HealthCentral Hearts say, “Thanks for your help!”
My dad smoked for most of his adult life, quitting only when his first grandson was born. When I was pregnant, I urged him to quit so that he would be around to see his namesake grow up.
Apparently that was strong enough motivation to get him to quit. He had tried several times previously but had always gone back to the habit.
That was almost seven years ago. I recently found out that he has been diagnosed with emphysema and has a nodule in one lung. It sounds like it is benign (small, smooth and with rounded edges) but he is going to a pulmonary specialist this week to get an assessment.
Today I started reading about emphysema on COPDConnection. Respiratory therapist Jane M. Martin has several helpful posts, including “Keeping a Medical Notebook for COPD” and “‘Is That Good?’ Understanding Vital Signs.”
I sent both SharePosts to my Dad and used our new “heart” system to thank Jane for each one. I’m sure I will be looking at medical reports for my father and Jane’s posts helped me understand how worried I should be. Dad was a chemist during his working years and I think the idea of tracking data will appeal to him and make him feel more in control of a potentially scary situation.
I read a few Ask a Question posts as well and gave a heart to LadyInBlue for her comments about narcotics and anti-anxiety medications that are commonly prescribed for people with COPD.
Give a heart
About two weeks ago, we created a way for readers, writers, and community members to say, “Thanks for your help.”
HealthCentral hearts are a symbol for appreciation and respect. Each heart represents an exchange that has helped someone in some way — through good advice, encouragement, or just kind words. Thoughtful participation is key to earning hearts. Each time you make a positive comment, answer a question, or post a SharePost, you open yourself up to earning a heart.
Guests have two hearts to award and registered members have 20 per day. Readers can give hearts to Experts, Contributors, and Community Members.
Previously we had a “This helped!” feedback tool on every Sharepost page. To illustrate past contributions from Expert Patients, we converted “this helped!” votes to hearts. The total number of hearts varies from community to community based on the social nature of the topic (there is more to discuss about RA than acid reflux) and the length of time an Expert Patient has been writing for us.
Feedback and plans for the next iteration
Last week we had a mini-focus group with four of our Expert Patients to get their reactions to our new heart system.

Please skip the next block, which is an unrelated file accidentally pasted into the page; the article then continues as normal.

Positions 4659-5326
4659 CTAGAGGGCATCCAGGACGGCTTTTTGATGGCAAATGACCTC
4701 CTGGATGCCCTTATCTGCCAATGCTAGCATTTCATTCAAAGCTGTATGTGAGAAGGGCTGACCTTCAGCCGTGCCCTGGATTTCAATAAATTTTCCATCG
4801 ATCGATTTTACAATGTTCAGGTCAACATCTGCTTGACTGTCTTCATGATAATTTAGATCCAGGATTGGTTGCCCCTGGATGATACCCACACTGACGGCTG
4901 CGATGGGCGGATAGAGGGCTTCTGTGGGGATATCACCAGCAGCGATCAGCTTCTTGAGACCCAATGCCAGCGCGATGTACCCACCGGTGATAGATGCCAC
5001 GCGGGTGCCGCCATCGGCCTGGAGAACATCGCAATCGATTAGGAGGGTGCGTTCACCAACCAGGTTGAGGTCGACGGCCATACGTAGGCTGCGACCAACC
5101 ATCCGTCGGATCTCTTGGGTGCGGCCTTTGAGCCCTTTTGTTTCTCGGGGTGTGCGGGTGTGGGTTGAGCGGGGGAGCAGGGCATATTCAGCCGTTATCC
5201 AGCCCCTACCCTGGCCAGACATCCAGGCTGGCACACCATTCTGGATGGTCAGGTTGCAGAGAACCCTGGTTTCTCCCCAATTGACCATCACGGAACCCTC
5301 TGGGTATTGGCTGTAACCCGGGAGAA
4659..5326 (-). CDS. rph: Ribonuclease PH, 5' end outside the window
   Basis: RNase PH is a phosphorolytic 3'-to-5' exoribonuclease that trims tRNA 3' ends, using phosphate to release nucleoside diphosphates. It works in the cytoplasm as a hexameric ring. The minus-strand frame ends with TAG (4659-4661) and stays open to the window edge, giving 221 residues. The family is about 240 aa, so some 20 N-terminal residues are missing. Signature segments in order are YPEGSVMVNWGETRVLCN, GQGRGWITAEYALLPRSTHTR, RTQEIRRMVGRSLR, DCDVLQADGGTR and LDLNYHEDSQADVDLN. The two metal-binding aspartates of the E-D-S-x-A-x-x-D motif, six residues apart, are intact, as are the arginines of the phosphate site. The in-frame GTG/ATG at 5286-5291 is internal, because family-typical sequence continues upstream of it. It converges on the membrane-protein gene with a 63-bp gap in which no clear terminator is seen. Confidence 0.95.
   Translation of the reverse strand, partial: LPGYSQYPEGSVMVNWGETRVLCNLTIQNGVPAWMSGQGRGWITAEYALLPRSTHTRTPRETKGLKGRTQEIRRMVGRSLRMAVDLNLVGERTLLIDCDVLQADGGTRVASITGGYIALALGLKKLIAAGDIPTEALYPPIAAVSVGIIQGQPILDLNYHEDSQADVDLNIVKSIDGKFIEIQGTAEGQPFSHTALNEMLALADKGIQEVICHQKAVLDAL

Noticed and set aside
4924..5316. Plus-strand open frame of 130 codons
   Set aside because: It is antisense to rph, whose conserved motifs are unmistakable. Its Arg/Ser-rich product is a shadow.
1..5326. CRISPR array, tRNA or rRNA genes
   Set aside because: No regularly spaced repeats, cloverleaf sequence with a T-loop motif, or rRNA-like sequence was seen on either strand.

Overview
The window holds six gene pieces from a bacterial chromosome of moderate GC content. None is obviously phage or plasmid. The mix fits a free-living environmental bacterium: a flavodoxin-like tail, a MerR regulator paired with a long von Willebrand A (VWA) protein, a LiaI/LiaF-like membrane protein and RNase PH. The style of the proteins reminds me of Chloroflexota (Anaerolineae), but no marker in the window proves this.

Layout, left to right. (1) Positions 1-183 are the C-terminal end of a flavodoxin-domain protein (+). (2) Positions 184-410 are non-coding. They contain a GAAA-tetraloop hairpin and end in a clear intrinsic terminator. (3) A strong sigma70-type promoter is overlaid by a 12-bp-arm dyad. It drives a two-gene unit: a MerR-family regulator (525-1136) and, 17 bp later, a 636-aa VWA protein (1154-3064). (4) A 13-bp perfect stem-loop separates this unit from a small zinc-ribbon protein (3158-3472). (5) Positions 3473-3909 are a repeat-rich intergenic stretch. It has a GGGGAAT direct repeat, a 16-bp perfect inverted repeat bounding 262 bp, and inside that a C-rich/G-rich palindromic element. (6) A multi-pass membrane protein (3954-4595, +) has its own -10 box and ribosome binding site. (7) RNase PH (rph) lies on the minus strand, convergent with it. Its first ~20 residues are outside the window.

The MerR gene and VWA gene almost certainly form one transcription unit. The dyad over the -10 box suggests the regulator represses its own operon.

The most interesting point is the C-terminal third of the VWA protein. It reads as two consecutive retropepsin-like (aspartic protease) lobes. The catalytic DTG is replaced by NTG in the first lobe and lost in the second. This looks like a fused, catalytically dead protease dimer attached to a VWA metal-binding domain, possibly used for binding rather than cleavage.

Overall the reaction was positive. Lisa Emrich, who writes for our RA, MS and obesity sites, gathered feedback from members of her communities. Comments included:
“I like the hearts. They give a bit of pizazz/bling to the site.”
“I like that we can assign a heart to individual comments, because I have often thought one is thoughtful, informative, kind, educational, etc.”
“Nice idea! Makes it more of a friendly/family kind of thing.”
“The hearts seem like a good idea and a quick and easy way to giving positive feedback (somewhat similar in context to Facebook’s ‘like’ button), plus easy to use for people who wouldn’t normally take the time to write comments and/or wish to preserve anonymity.”
Another community member suggested that we use the hearts to “create a list that other members could browse.”
The main criticism was that it creates a popularity contest, “Is this high school?” One of our expert patients said, “Our users already have enough challenges without worrying about being liked.”
Several people suggested that “feel-good” posts might win more hearts than posts about treatment options or new research. As we discussed a possible solution, we came up with the idea of two types of hearts: one for posts that are about motivation, accomplishments, or conquering adversity and one for posts that explain a difficult topic or provide more details about a recent study.
I’m afraid that I will need to learn a lot more about COPD. My dad was an athlete when he was young and still has a large garden and many flower beds. It will be hard for him to slow down. I’m sure I will be back on COPDConnection to learn more and give out more hearts.